3. One silver lining to this coronavirus crisis is that you’re going to get the chance to try home schooling without having to make the momentous decision to withdraw your son. And you’ve been practicing self-isolation to a large extent for some time now, so you could think of yourself as being ahead of the curve. And … you communicate with a large number of people in the blogosphere on a daily basis, and you’re absolutely brilliant at it! Hang in there. You’ve got this!!

    Liked by 6 people

  4. I laughed out loud. I could just imagine a wide eyed startled look when you heard that voice. It’s a good thing life is full of “funny.” I’m a big fan of trees. I should find that poem where I compared my life to a tree. The scenery does change. I get transplanted from time to time, but I’ve had many tree seasons. I’m still trying to learn to thrive where I’ve been planted. Thanks for sharing.

    Liked by 2 people

      1. I went looking for that poem. I couldn’t find it. I bet I got rid of it because it sounded too depressing. I wonder if I could write a more hopeful version of it. That’s something to ponder.

        Liked by 1 person

  5. I love this tree. Ahh, the secrets it could only share. Yes, this isolation is a bit much. Not much we can do. So yes, you will find me on as well. So you have me. To read all your fun, funny, serious lovely posts. 😊

    Liked by 2 people

  6. Blogging definitely helps with self-isolation! And talking to animals – now you also know the farmer 😉

    As for school closure, it might be helpful to treat this period of forced home-schooling as a dry run before a long-term decision! 🙂

    Liked by 2 people

  7. I have talked to animals & insects for as long as I can remember.

    That field is GORGEOUS. My view is of neighbors homes and drivers desperately trying to find street parking now that there are even more cars home.

    Last night I heard that at least 1 area, I didn’t hear where, will be automatically advancing students to the next grade in summer. I don’t really think that’s ideal but admit it will prevent a LOT of problems… some who own guns.

    Liked by 1 person

      1. Some school districts are trying that but I think it’s universally accepted that it’s not going to work well or be easy to monitor… plenty of kids don’t have computers and now libraries are closing so there are no public resources for them.

        Liked by 2 people

      2. Here all the parents had to buy an iPad for school work. Thankfully interest free over 5 years. But they are going to give them a go for it. I just don’t think it’s going to suit my dyslexic lad with Aspergers. Better ways for him, but we will give it a go at least for a day or so.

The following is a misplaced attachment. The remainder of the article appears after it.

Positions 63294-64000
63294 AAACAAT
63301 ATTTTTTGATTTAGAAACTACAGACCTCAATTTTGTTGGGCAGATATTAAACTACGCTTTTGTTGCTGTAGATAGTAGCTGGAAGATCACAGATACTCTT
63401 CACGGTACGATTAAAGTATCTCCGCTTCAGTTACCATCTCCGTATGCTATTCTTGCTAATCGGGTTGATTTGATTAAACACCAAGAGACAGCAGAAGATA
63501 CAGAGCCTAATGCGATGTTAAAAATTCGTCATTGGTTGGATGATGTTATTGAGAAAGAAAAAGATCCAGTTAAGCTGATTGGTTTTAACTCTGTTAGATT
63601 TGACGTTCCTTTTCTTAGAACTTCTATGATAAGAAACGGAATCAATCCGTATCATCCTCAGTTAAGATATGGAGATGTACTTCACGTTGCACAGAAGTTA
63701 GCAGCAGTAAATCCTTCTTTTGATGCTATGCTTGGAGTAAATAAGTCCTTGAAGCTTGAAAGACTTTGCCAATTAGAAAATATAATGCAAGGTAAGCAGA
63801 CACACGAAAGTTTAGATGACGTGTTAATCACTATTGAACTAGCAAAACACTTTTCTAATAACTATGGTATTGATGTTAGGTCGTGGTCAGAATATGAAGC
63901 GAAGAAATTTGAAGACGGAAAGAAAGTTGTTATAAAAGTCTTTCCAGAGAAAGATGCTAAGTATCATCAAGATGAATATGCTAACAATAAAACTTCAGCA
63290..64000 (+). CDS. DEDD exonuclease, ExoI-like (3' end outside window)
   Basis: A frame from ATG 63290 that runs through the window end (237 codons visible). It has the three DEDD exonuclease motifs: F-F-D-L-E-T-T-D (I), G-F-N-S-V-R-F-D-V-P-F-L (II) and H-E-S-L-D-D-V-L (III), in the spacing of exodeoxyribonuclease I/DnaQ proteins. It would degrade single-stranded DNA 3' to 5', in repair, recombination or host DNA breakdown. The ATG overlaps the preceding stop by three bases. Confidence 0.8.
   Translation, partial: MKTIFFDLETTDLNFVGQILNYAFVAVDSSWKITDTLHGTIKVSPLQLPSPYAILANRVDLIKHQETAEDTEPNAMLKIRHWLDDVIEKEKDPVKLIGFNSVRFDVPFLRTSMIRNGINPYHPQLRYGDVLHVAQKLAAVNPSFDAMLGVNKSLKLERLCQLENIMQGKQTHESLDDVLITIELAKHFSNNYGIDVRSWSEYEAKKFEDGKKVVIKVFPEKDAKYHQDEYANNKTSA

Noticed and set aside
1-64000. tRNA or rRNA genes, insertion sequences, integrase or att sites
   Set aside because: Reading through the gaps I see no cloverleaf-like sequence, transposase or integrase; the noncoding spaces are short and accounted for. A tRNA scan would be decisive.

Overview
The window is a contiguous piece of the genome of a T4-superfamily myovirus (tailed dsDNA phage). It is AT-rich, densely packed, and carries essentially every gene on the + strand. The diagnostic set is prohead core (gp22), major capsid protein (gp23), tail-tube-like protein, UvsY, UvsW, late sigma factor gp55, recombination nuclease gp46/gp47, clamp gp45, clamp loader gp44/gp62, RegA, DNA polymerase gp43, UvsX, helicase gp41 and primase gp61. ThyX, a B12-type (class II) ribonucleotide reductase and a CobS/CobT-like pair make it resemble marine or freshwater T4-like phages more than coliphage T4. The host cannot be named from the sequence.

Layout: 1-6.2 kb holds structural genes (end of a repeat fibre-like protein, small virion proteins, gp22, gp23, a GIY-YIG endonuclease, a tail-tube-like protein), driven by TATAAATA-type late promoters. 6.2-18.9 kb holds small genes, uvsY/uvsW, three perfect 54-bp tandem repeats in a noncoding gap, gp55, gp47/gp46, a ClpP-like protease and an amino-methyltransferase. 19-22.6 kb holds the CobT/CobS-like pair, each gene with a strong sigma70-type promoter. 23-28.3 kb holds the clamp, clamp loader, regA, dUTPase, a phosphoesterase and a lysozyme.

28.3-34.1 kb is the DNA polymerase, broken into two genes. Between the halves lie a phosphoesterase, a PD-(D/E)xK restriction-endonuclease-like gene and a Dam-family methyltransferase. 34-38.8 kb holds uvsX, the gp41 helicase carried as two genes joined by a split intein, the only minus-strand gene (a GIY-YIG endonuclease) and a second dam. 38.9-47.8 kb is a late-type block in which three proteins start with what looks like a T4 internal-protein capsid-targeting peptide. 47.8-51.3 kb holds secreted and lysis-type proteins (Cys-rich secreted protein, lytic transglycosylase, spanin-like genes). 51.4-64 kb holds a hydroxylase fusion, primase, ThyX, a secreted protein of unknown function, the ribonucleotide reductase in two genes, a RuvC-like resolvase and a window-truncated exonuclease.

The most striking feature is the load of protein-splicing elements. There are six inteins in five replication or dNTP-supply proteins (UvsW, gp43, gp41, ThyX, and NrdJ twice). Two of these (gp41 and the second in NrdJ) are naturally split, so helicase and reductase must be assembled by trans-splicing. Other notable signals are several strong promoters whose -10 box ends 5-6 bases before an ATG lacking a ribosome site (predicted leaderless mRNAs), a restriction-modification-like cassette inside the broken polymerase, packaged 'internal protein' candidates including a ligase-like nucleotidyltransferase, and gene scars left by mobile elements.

Liked by 1 person

  8. Heh. Did you think for a split second that the sheep was communicating telepathically?

    That is a gorgeous Ent. How majestic in form and spirit… I’ve talked to my Maple, Dogwood, Crepe Myrtle & Hackberry trees in my yard. They are good listeners and kind hearted.

    This appears to be an opportunity to try out that homeschooling.

    Liked by 1 person

      1. They can’t budget for unknowns, huh?

        My county has one confirmed case.

        I’m not concerned with the virus. I had a nasty flu bug dance back in January 2019 and, I survived septicemia back this past December. My immune system is pretty tough.

        Are all your cases around London?

        Liked by 1 person

  9. The tree has been battered by the elements, yet it still stands… definitely worse for the wear, but it stands, waiting for the next thing.

    The tree shows us we’re going to be okay. Battered and bruised, but still here, waiting for the next trial. We simply have to remember to live between the trials and not for the trials. And sounds like you’re doing that.

    Stay safe.

    Liked by 1 person

  10. good on you for patting that tree! it’s something i do often, saying hi in passing as well. i figure they have a lot more knowledge , experience and wisdom than any human alive and deserve our notice:)

    Liked by 1 person

  11. I have a feeling you are one resilient guy and will crack the isolation and the home schooling. At present there is a revolt in our house as I am an NHS worker and my boys are refusing to go to school next week. My husband is a teacher and may be going in so they’ll have to go. Two very surly boys here 😡

    On another note, my email is
    If you need human contact and conversation other than with your son then drop me an email. We all need to support each other right now. 😊